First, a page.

The tomb was provided with sumptuous fittings and furnishings, including rich Persian carpets, gold lamps and candlesticks. It is reliably reported and documented that two great silver doors to the entrance were looted and melted down by Suraj Mal in 1764, and Amir Husein Ali Khan carried off a sheet of pearls that covered the sarcophagus in 1720. In a manner of speaking, the pillage of the Taj continues unabated: more recently, the fumes from the surrounding industries have started deteriorating the marble, though various court orders have resulted in industries around the Taj being moved to more distant points. The latest desecration of the monument took place, ironically, in celebration of the fiftieth anniversary of Indian independence, when the mediocre rock star Yanni, whose elevator music has attracted a worldwide audience, was allowed to give a live and certainly unprecedented performance at the Taj.

The surroundings of the Taj Mahal have been restored to the original designs of Ali Mardan Khan, a noble at Shah Jahan's court. A red sandstone channel set between rows of cypress trees accentuates the main vista. The main entrance is from the west, but there are two other entrances -- from the east and from the west. The main gateway is a large three-storey sandstone structure with an octagonal central chamber with smaller rooms on each side. The walls are inscribed with verses from the Quran.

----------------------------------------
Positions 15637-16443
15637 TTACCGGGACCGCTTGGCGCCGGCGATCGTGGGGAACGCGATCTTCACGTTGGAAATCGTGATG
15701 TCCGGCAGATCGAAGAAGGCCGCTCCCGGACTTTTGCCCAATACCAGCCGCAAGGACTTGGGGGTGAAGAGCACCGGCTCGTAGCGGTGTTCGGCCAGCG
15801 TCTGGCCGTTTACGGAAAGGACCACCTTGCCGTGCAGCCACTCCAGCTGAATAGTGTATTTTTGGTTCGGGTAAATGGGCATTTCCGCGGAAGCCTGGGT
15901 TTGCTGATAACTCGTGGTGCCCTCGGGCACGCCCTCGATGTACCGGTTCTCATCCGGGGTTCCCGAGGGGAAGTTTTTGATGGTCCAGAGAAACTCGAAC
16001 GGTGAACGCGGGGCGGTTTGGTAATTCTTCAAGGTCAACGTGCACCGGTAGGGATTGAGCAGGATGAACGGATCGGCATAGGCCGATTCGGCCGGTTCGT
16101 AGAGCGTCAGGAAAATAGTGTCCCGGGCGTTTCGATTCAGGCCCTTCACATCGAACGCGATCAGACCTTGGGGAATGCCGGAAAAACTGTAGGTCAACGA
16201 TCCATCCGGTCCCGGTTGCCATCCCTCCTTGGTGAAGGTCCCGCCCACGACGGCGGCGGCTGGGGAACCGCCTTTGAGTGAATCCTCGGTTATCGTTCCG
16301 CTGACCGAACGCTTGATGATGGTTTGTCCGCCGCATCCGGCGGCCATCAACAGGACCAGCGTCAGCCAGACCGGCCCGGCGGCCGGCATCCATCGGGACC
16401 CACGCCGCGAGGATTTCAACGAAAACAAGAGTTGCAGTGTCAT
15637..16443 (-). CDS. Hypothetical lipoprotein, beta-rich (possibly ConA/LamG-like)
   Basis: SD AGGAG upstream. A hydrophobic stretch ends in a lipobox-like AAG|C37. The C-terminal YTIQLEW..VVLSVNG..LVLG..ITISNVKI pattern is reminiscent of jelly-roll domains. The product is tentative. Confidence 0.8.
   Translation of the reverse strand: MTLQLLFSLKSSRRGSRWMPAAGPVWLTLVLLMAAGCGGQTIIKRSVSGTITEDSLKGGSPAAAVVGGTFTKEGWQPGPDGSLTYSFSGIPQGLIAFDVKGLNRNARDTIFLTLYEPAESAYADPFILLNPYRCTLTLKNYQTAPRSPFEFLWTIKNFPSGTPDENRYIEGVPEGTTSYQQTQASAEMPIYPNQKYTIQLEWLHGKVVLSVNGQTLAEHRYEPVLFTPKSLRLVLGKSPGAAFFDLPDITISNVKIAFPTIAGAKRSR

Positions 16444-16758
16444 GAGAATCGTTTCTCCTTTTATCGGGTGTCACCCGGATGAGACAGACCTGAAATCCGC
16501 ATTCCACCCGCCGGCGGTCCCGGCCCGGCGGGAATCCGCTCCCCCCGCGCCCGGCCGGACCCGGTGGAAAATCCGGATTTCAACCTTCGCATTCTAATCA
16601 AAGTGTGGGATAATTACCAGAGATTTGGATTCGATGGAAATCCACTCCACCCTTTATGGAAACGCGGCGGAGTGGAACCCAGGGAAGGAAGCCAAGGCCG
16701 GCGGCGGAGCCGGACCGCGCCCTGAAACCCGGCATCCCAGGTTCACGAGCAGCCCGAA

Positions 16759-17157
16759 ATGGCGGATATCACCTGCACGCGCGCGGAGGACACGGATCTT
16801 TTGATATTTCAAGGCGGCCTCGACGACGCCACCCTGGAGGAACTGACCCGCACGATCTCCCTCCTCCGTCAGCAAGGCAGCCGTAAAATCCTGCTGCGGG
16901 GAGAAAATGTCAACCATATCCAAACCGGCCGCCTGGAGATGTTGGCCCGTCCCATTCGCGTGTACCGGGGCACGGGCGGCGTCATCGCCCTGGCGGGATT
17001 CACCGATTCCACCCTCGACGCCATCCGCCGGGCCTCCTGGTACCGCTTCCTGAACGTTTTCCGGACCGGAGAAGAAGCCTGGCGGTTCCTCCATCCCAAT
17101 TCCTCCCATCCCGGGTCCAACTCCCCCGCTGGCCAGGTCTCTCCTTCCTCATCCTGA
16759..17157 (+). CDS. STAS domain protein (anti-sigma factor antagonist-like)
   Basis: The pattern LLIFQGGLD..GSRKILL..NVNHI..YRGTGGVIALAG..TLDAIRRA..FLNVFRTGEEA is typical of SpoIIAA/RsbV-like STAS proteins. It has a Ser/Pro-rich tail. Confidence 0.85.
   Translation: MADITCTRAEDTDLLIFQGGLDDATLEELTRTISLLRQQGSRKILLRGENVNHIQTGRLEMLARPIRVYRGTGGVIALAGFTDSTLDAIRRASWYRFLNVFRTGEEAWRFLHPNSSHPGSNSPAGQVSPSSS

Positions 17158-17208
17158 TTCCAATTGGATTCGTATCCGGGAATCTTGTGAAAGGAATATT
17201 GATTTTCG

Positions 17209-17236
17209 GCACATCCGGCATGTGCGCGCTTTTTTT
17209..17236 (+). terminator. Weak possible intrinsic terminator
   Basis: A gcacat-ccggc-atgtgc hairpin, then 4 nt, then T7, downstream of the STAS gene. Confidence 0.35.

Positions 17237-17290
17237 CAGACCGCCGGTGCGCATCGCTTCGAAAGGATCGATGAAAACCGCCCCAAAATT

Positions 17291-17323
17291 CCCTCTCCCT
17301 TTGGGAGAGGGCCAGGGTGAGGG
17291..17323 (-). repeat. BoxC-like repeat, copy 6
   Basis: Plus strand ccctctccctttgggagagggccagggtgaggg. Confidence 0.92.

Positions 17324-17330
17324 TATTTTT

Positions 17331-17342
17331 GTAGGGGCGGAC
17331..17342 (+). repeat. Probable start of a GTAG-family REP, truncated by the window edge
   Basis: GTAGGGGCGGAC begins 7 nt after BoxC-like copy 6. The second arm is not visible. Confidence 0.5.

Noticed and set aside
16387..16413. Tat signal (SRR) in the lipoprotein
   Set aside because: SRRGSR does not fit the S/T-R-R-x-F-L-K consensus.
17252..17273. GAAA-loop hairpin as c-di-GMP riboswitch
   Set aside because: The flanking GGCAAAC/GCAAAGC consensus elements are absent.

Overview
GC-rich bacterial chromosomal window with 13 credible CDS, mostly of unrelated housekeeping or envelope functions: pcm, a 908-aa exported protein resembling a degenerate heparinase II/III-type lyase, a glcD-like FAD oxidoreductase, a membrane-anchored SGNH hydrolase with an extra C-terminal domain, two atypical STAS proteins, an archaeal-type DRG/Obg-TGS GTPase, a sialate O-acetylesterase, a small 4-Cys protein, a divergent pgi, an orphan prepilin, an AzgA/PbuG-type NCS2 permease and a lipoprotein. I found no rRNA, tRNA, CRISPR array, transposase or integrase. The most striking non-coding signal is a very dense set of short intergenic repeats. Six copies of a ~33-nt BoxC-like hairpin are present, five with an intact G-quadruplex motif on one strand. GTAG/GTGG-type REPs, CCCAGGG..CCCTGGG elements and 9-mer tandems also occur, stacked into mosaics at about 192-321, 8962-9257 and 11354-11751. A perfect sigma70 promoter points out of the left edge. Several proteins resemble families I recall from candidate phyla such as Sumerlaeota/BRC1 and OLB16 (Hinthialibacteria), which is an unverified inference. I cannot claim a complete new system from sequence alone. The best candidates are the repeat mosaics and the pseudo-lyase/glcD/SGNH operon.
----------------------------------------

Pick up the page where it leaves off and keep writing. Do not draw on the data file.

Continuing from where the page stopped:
The Makrana white marble of the Taj Mahal assumes subtle variations of light, tint, and tone at different times of the day. At dawn it assumes a soft dreamy aspect; at noon, it appears to be a dazzling white, and in the moonlight the dome looks like a huge iridescent pearl. Not surprisingly, then, the Taj Mahal is today regarded all over the world as a supreme labor of love.

Though the architectural history of the Taj has received much attention, a cultural and political interpretation of the Taj has never been attempted. While it never fails to move and dazzle, one can scarcely forget that its history, like that of other monumental achievements of pre-modern (and even modern) states, is bound to oppression and slavery. Who thinks of the large force of serfs whose labor was exploited to satisfy the love of one man, and how brutal was the repression of the peasantry in order to increase the revenues of the state? Or consider this: is it not oppressive that the Taj charges an admission fee of Rs. 100, an amount that the majority of Indians still do not make in one day's work, for the luxury of viewing it by moonlight? The monument remains the supreme icon of India to the rest of the world, along with the over-population, notorious poverty, and "mysticism" of this ancient land. It is one of India's largest tourist-revenue earners, and no tourist image predominates as that of the visitor snapped in front of the Taj. The image of the Taj appears in countless advertisements, and the Taj has taken on another life of its own. Thus a history of the representations of the Taj Mahal is still wanting.